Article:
An Economic History of Modern China

An Economic History of Modern China

Joseph C.H. Chai

As a country’s current development is path dependent, the rise of China and its strategic implications can only be understood in a historical context. Hence, the key to understanding contemporary China is the understanding of its past. So far there has been an absence of a comprehensive text dealing with Chinese economic history in the English language. An Economic History of Modern China fills this important gap, focusing on modern Chinese economic growth and comprehensively surveying the patterns of China’s growth experience over the past 200 years, from the Opium wars to the present day. Key events are traced back to their foundations in history to explain their impact on China’s modern economic growth.

Chapter 12: The Great Famine

Joseph C.H. Chai

Subjects: asian studies, asian development, asian economics, development studies, asian development, development economics, economics and finance, asian economics, development economics, economic psychology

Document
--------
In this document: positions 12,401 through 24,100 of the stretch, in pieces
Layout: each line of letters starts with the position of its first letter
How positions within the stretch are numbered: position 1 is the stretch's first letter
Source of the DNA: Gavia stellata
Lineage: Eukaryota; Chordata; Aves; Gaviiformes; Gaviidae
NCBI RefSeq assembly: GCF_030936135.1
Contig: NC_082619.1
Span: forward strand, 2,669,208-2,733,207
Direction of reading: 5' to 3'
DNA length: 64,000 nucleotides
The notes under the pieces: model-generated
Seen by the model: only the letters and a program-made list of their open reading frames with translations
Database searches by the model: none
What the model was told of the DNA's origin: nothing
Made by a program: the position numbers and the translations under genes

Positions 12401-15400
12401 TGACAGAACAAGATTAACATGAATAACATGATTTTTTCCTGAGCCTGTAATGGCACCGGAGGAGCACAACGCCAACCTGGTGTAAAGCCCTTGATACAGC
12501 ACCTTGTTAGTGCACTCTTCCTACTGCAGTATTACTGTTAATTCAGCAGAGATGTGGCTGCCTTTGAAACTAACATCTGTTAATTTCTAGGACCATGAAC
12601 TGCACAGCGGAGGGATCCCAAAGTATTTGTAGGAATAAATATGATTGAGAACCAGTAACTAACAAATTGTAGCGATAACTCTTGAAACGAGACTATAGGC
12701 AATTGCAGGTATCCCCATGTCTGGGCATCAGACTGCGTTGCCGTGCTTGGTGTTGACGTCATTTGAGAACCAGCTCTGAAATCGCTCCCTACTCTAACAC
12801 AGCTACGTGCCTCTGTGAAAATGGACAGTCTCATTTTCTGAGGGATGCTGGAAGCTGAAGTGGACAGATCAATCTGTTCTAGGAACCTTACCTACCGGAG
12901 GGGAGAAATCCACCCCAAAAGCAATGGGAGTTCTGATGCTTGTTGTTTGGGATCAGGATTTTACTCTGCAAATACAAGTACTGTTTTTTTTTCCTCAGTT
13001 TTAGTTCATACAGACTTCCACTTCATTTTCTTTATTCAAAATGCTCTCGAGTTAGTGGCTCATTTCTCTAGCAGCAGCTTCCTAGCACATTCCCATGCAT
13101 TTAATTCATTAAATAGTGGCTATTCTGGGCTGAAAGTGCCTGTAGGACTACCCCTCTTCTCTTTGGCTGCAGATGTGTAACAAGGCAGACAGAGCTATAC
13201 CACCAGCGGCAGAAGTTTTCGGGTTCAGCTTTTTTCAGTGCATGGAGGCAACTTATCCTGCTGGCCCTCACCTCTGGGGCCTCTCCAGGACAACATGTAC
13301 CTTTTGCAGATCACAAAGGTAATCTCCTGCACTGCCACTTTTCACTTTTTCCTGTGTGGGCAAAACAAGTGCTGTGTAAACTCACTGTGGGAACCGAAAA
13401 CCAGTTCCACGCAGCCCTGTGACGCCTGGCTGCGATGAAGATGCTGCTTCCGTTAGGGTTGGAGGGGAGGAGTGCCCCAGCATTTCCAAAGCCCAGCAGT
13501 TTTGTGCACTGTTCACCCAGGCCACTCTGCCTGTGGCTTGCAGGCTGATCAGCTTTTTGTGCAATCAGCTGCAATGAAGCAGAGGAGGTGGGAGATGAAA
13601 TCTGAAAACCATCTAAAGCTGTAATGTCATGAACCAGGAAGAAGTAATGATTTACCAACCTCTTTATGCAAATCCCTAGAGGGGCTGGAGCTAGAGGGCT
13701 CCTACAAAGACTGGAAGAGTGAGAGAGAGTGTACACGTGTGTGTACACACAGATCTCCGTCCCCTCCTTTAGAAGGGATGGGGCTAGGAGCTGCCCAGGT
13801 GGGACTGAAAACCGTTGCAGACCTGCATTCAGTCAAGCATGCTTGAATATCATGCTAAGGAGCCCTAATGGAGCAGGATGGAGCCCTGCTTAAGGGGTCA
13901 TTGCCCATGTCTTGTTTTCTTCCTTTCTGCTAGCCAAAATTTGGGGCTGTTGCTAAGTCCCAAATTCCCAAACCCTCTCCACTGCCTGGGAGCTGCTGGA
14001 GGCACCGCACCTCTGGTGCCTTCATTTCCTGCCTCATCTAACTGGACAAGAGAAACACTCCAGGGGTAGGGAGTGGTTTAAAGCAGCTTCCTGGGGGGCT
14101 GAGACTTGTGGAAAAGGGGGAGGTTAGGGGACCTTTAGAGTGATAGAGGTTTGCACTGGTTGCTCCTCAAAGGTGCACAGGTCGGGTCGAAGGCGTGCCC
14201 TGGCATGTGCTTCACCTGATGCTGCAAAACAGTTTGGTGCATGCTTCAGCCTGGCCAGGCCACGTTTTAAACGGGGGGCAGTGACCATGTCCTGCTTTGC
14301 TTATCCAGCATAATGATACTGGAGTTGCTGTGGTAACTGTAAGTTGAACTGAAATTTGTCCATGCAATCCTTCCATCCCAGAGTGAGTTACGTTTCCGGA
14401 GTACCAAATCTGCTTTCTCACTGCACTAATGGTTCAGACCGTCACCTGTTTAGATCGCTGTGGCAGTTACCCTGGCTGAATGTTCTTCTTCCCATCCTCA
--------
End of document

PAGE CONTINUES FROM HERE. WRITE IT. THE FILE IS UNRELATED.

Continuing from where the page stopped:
The factors responsible for China’s Great Famine in the years 1959–61 are also the causes of the failure of Mao’s strategy of concurrent development. While several good studies are available (see Kueh 1995; Becker 1996; Walker 1998; Riskin 1998; Lin and Yang 2000; Kung and Lin 2003) the most recent one by Yang (2009) is the most reliable and comprehensive one and this discussion largely follows it. Prior to Sen’s contribution (1977) the cause for famine was mainly attributed to the decline in food availability (FAD) as a result of either natural or man-made disasters. However, Sen argues that the more crucial factor may, in fact, have been problems with the distribution rather than the production of food, for example entitlement failure (EF). In a market economy the famine affects segments of the population who lose their entitlement to food because of the sudden loss of their possessions, or loss of the means to buy food, or because of change in the relative price structure which makes it difficult for them to acquire sufficient food. In his studies of several well-known historical famines in India he found that famines occurred even in the absence of FAD, simply because of EF. However, in the case of China’s famine at the end of the Great Leap Forward it has been shown that both factors were present: there was a significant decline in FAD and also EF on the part of the rural population (Lin and Yang 2000; Kung and Lin 2003;...

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